Michael Harper for redOrbit.com — Your Universe Online
The crazy weather we´ve been submitted to in recent years is more than a nuisance or even the subject of small talk down at the local coffee shop. According to new research today in Circulation: Cardiovascular Quality and Outcomes, an American Heart Association journal, the extreme temperatures, which often accompany unpredictable weather, can also increase the risk of premature cardiovascular disease (CVD) death.
To test this hypothesis, researchers traveled to Brisbane, Australia to analyze the association between the years of life lost as a result of CVD and the average daily temperature in the region. To determine the estimate of years of life lost, the team compared the age of death with the average life expectancy.
According to the study´s lead researcher and Ph.D. scholar, Cunrui Huang, M.Med., M.S.P.H., it is important to understand how these extreme temperature changes, a result of climate change, affect humans, especially those who are obese.
As the temperatures rise and fall dramatically, says Huang, so too does our blood pressure, blood thickness, cholesterol and even heart rate.
“With increasing rates of obesity and related conditions, including diabetes, more people will be vulnerable to extreme temperatures and that could increase the future disease burden of extreme temperatures,” said Huang.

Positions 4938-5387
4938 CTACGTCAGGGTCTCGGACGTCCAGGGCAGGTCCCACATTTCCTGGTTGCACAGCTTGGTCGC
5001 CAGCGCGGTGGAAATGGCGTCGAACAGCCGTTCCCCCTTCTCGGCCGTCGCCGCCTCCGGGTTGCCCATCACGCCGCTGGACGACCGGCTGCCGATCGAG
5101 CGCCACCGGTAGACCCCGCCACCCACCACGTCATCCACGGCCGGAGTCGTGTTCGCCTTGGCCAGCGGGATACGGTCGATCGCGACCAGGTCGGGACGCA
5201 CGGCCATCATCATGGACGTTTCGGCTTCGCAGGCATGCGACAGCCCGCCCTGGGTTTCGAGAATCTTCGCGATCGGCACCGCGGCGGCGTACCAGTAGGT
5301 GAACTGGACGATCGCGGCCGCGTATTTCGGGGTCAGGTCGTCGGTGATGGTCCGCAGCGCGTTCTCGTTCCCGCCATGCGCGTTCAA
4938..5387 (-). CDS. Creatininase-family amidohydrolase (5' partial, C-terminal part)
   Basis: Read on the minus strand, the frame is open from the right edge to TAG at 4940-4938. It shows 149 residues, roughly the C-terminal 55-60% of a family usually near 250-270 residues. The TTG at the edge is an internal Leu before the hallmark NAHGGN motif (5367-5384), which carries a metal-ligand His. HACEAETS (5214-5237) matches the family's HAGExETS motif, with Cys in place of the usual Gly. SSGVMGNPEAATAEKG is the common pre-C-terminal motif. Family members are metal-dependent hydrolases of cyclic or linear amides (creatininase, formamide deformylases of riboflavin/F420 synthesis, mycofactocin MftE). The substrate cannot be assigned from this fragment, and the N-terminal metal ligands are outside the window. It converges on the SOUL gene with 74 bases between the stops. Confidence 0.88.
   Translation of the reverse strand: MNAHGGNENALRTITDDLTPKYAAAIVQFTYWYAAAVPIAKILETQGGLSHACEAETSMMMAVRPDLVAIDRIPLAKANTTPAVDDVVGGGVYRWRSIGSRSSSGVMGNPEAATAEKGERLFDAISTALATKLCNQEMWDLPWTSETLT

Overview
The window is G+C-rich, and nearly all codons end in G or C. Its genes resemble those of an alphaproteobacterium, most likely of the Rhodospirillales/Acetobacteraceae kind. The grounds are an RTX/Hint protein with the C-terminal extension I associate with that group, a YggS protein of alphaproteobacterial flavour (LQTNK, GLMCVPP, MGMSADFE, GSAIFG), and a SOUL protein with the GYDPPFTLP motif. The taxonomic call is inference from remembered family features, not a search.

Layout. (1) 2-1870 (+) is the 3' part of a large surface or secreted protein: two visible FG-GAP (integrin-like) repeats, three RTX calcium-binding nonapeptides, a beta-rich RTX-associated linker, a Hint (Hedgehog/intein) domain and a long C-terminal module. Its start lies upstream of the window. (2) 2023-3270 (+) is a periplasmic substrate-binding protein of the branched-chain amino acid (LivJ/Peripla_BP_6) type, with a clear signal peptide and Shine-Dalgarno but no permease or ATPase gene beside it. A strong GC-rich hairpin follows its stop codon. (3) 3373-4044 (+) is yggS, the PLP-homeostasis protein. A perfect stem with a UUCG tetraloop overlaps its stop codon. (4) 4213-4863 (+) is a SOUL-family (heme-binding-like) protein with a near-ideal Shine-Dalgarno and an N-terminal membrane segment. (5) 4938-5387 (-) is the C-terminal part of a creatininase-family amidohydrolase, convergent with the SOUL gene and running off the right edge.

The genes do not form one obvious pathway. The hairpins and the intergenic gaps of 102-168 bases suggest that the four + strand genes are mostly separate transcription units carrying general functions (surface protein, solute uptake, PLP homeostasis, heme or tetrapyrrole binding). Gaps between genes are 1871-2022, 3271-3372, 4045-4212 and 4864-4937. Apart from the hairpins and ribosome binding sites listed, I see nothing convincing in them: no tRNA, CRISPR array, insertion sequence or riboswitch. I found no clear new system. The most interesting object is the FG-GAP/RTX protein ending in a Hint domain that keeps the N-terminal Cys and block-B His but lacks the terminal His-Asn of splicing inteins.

Huang and his research team collected temperature data in Brisbane from 1996 to 2004, then compared this data to the number of CVD-related deaths which occurred during the same time frame.
The summers in Brisbane are normally hot and humid, while the winters remain largely dry and mild. Altogether, the average daily temperature in Brisbane between 1996 and 2004 came in at 68.9 degrees Fahrenheit, or 20.5 Celsius. Huang and team then characterized a cold snap and heat wave as the coldest and hottest 1% of all these days.
For every 1 million people, said Huang, 72 years of life were lost as a result of CVD.
Whenever the temperatures began to climb towards their upper peaks for 2 or more days, however, the risk of premature CVD death also rose.
“This might be because people become exhausted due to the sustained strain on their cardiovascular systems without relief, or health systems become overstretched and ambulances take longer to reach emergency cases,” said co-author of the study and professor of biostatistics at Queensland University of Technology, Dr. Adrian G. Barnett.
“We suspect that people take better protective actions during prolonged cold weather, which might be why we did not find as great a risk of CVD during cold spells.”
According to the American Heart Association, cold weather can be just as dangerous for your heart as warm weather.
When body temperature drops below 95 Fahrenheit, hypothermia sets in, meaning the body can´t create enough energy to keep itself warm. When this happens, the heart usually fails first, causing most hypothermia deaths.
In conclusion, Mr. Huang and Dr. Barnett suggest that, when the temperatures begin to spike or plummet, it´s best to remain indoors under temperate conditions. This way, the risk of premature CVD death is kept to a minimum.
The researchers are, however, willing to admit that the results of this study might be specific to the people of Brisbane, and might not have universal implications.